- Andreas Wolf, head of Continental Powertrain: Conservative attitudes must be considered when it comes to electric mobility
When it comes to choosing the engine type for their next car, motorists tend to stick to what they know. According to the 2018 Continental Mobility Study, three out of four motorists in Japan would choose the same type of engine as their current car. Only a quarter of respondents said they would consider a different type of engine. The tendency to stick to what you know is even more dramatic among motorists in the U.S.A., where 90 percent of respondents would opt for the same engine type again, whereas the figure is more than 80 percent in Germany and China.
The drive system a person uses has no bearing on their willingness to change: Around 10 percent of motorists surveyed in China and Japan drove a hybrid vehicle or electric car. Over 80 percent of this group said they would remain loyal to electric drive concepts when buying a new car.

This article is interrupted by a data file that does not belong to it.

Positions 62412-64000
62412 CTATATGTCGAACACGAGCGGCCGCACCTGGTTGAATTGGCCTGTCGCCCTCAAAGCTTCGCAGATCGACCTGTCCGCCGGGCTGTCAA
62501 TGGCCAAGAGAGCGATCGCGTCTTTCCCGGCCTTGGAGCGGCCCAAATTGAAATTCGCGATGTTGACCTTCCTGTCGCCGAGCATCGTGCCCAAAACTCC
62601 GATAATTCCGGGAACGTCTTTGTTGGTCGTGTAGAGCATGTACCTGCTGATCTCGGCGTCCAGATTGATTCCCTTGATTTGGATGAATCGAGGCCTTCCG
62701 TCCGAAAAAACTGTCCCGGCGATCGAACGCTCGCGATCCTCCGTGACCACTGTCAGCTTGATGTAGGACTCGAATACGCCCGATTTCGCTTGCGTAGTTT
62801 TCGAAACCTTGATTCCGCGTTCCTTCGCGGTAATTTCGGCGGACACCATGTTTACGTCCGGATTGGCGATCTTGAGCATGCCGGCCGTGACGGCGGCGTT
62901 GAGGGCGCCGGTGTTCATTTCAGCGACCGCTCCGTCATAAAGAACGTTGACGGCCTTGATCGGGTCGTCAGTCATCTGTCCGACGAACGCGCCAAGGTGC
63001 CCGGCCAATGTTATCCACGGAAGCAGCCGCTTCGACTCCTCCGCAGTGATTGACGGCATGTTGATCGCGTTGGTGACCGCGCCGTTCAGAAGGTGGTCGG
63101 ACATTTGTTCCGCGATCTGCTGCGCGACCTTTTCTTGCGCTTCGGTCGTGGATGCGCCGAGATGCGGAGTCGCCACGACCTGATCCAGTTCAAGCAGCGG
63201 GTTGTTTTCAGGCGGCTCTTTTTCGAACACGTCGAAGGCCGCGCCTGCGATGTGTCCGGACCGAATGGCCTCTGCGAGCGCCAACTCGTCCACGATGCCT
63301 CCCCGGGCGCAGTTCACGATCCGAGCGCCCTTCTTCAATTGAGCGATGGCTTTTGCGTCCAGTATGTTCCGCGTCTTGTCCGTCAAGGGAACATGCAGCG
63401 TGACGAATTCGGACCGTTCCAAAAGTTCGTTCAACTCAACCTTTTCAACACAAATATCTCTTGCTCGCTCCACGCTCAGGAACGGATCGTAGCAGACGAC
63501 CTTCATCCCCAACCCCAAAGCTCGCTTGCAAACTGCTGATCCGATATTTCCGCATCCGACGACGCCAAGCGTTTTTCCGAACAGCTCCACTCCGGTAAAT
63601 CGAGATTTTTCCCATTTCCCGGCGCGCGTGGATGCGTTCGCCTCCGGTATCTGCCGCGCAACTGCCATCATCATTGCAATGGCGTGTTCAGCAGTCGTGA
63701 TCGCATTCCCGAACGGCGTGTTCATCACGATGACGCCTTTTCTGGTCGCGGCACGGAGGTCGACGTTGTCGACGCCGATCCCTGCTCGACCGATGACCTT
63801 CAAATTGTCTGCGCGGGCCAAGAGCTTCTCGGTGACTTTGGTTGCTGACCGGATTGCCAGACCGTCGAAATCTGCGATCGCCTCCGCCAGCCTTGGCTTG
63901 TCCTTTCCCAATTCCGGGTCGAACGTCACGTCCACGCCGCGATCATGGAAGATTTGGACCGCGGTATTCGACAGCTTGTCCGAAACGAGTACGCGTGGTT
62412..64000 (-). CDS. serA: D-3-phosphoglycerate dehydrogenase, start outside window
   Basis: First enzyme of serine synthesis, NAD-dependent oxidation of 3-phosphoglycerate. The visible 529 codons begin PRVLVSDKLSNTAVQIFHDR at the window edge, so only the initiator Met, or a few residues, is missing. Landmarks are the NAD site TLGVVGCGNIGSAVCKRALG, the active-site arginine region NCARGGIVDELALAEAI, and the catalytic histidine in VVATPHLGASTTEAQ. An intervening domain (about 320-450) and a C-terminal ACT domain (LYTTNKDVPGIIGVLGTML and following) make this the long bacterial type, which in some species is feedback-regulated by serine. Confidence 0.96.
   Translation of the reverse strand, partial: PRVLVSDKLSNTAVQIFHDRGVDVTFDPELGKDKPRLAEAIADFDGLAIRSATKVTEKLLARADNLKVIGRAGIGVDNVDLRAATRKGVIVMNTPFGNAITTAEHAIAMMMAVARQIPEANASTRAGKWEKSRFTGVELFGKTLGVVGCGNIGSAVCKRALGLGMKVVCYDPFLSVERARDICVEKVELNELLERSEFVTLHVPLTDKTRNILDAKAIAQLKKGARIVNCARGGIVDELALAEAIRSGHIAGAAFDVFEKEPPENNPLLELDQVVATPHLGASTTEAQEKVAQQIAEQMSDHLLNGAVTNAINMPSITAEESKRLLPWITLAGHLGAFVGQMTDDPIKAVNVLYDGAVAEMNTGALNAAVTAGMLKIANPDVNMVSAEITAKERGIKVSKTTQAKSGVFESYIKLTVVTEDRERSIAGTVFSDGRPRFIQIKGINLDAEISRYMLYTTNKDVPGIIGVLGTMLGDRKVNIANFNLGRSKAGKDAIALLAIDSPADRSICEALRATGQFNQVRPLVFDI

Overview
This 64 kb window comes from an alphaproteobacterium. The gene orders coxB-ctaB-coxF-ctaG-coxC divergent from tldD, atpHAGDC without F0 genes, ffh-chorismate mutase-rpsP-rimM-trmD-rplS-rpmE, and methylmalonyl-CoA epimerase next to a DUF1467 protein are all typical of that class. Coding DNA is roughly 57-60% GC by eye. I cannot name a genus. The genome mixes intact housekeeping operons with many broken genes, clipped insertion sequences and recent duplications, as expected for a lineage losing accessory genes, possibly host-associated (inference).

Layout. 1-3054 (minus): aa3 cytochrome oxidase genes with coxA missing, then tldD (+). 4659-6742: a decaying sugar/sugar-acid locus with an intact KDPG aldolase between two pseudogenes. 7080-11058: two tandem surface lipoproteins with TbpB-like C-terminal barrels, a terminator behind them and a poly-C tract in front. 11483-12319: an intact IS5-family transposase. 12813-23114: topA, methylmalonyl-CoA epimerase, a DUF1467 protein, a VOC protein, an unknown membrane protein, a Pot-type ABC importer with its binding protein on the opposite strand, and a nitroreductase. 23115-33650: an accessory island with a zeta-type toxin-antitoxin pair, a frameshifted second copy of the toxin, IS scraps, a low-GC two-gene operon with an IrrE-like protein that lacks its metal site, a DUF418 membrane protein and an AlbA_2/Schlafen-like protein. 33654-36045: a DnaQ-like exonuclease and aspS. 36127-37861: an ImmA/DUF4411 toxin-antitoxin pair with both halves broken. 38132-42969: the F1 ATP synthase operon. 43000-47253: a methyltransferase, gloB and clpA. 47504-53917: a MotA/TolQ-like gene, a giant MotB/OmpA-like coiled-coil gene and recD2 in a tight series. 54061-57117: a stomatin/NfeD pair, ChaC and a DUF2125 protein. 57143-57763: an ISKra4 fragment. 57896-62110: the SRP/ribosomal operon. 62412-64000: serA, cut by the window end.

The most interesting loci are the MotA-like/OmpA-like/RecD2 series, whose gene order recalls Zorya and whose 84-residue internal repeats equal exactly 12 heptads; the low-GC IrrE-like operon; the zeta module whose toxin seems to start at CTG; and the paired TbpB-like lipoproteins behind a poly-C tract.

“We deliberately chose open questions for our study and did not ask about specific power transmission technologies such as electric motors. The results clearly show that motorists tend to be conservative when choosing engine types and stick to what they know. This is something that must be considered in the drive toward electric mobility, along with long-standing concerns regarding vehicle range,” says Andreas Wolf, President of Continental’s Powertrain division.
A considerable number of respondents drove a diesel car – around 30 percent in Germany alone. Around a third of these diesel drivers could see themselves switching to another type of engine, with 17 percent actually planning to do so.